Yoga for Heart Health - Yoga Practice Blog

Yoga for Heart Health

vinyasa yoga instructor training programBy Faye Martins

Very often, teachers are asked about Yoga for heart health.  Now, we have some medical and scientific research to reference.  According to the American Heart Association, diet and lifestyle are crucial to preventing heart disease, and Yoga shows promise in dealing with both. A way of life that is thousands of years old, while it incorporates body, mind and spirit; Yoga is far more than physical exercise, and western science is confirming what swamis knew long ago. The ancient healing art has the potential to fight disease, improve quality of life and save millions of dollars spent on health care each year.


Ten Ways Yoga Helps to Prevent and Manage Heart Disease

1. Lowers blood pressure

2. Eases palpitations and other symptoms

3. Facilitates recovery

4. Balances the metabolic system

5. Lowers risk factors

6. Improves breathing and increases circulation

7. Reduces anxiety and depression

8. Improves balance and reduces risks of falls

9. Strengthens immune system

10. Helps to maintain stamina and agility


Evidence that Yoga Helps Fight Heart Disease

Researchers at the Center for Natural Medicine and Prevention in Iowa, in conjunction with the Medical College of Wisconsin, followed a randomly chosen sample of African American patients with heart disease for five to nine years. One group practiced meditation for 15 to 20 minutes a day in addition to taking medication for hypertension, and the other received only medication. Researchers found that the group who practiced meditation had half the chance of dying of strokes, heart attacks and other causes when compared to the group who took medication alone. The meditators also showed considerable reductions in stress levels and blood pressure.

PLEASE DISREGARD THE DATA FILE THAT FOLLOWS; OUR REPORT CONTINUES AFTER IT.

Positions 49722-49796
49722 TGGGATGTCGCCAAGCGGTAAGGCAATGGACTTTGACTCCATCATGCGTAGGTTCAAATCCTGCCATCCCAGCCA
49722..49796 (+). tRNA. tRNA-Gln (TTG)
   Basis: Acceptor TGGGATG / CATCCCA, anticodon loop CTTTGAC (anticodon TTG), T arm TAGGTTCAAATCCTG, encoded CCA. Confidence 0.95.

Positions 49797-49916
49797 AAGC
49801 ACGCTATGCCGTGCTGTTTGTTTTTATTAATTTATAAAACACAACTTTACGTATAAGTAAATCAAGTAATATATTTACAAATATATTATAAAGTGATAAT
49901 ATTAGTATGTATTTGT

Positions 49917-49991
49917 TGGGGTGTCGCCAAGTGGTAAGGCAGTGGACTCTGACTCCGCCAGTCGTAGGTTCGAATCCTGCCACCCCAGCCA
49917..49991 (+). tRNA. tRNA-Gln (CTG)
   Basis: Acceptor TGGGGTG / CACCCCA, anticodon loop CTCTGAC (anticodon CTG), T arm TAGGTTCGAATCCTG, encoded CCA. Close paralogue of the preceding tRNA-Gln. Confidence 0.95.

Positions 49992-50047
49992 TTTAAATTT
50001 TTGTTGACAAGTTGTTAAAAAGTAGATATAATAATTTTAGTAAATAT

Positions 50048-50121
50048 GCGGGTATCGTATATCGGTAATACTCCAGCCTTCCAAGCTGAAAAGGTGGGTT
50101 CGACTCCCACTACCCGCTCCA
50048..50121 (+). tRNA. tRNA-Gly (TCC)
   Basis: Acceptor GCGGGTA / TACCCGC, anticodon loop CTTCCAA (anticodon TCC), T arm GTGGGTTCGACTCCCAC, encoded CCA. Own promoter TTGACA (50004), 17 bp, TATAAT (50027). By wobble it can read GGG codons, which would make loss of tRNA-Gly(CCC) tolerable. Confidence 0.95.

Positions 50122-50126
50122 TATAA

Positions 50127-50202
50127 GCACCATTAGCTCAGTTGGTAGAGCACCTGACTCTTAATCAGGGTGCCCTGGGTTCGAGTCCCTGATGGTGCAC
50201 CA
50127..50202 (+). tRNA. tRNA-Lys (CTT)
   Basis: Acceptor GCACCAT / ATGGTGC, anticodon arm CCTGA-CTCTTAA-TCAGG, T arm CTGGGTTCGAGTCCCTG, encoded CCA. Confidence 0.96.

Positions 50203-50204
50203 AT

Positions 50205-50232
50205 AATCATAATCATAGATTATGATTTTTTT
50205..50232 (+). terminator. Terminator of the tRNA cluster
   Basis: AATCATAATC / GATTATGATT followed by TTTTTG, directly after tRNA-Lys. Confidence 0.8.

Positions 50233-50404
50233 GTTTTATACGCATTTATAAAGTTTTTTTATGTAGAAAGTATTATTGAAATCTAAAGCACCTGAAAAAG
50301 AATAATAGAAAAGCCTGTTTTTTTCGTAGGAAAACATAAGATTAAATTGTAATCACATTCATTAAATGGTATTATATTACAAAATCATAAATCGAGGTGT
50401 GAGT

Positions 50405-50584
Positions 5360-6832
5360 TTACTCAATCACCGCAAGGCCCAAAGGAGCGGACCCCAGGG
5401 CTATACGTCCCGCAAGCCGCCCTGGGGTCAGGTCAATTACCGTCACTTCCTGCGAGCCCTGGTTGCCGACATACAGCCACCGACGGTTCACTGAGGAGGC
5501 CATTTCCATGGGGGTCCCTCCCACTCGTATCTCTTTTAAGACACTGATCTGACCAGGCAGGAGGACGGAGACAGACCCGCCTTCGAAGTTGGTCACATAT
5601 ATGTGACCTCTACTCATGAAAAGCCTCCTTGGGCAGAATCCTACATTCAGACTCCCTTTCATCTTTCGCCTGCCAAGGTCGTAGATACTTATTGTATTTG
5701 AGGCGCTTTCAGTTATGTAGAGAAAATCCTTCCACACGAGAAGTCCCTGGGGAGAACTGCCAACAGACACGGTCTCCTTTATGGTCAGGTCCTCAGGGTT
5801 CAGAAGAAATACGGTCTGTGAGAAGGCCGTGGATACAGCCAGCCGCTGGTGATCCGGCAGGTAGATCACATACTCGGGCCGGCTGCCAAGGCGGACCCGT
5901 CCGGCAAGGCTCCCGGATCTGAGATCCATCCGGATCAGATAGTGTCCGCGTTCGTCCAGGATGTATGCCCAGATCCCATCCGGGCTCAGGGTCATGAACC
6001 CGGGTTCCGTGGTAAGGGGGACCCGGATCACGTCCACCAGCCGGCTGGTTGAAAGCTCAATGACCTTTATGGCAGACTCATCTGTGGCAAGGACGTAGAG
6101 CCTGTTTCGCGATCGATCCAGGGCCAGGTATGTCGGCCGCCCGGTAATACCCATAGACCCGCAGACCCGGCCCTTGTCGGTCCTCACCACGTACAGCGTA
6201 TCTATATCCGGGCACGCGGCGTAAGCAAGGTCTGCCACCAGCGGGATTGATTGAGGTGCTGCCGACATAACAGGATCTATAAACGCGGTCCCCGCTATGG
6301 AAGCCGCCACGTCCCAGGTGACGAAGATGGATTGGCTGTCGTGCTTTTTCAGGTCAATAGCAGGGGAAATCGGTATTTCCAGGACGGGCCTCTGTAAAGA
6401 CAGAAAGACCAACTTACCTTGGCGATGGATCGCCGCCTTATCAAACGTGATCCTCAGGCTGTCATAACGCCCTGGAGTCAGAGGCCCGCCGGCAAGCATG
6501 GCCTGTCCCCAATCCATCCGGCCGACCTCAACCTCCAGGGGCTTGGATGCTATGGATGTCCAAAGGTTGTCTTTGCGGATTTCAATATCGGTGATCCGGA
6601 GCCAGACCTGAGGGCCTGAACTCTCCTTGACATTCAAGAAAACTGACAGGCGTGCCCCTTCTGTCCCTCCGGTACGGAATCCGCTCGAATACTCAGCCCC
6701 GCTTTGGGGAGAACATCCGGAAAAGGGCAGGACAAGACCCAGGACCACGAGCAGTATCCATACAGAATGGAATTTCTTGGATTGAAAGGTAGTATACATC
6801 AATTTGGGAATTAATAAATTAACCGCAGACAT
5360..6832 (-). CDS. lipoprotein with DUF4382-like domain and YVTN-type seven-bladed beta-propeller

Likewise, Yoga helps to control heart rate variability (HRV), an indicator of the heart’s response to changes in the autonomic nervous system. Indian researchers examined the electrocardiograms of 42 healthy Yogis and 42 people who did not do Yoga. Participants ranged between 18 and 48 years old. Findings showed that Yoga practitioners not only had greater autonomic control over heart rate; they also had healthier hearts.


Other research suggests that Yoga helps to control the most common form of irregular heart rhythm, (atrial fibrillation 0r AFIB), significantly decreasing the risk of strokes. Based on research presented to the American College of Cardiology, participants who took three Yoga classes per week experienced half as many episodes of AFIB as they did before taking up the practice. The study measured results over three months. Depression and anxiety decreased, as well.

Finally, good news from the Journal of the Association of Physicians of India raises the possibility that Yoga might actually be capable of reversing heart disease in addition to reducing cholesterol and anxiety. In spite of the fact that these studies may have been small, they leave little doubt that the practice of Yoga is good for the heart and the soul.



While these studies look good, it’s too early to say the word: “cure.”  The results indicate Yoga can improve and prevent heart health problems. When talking to your students, citing studies is one thing, but never give any medical advice unless you are a physician.

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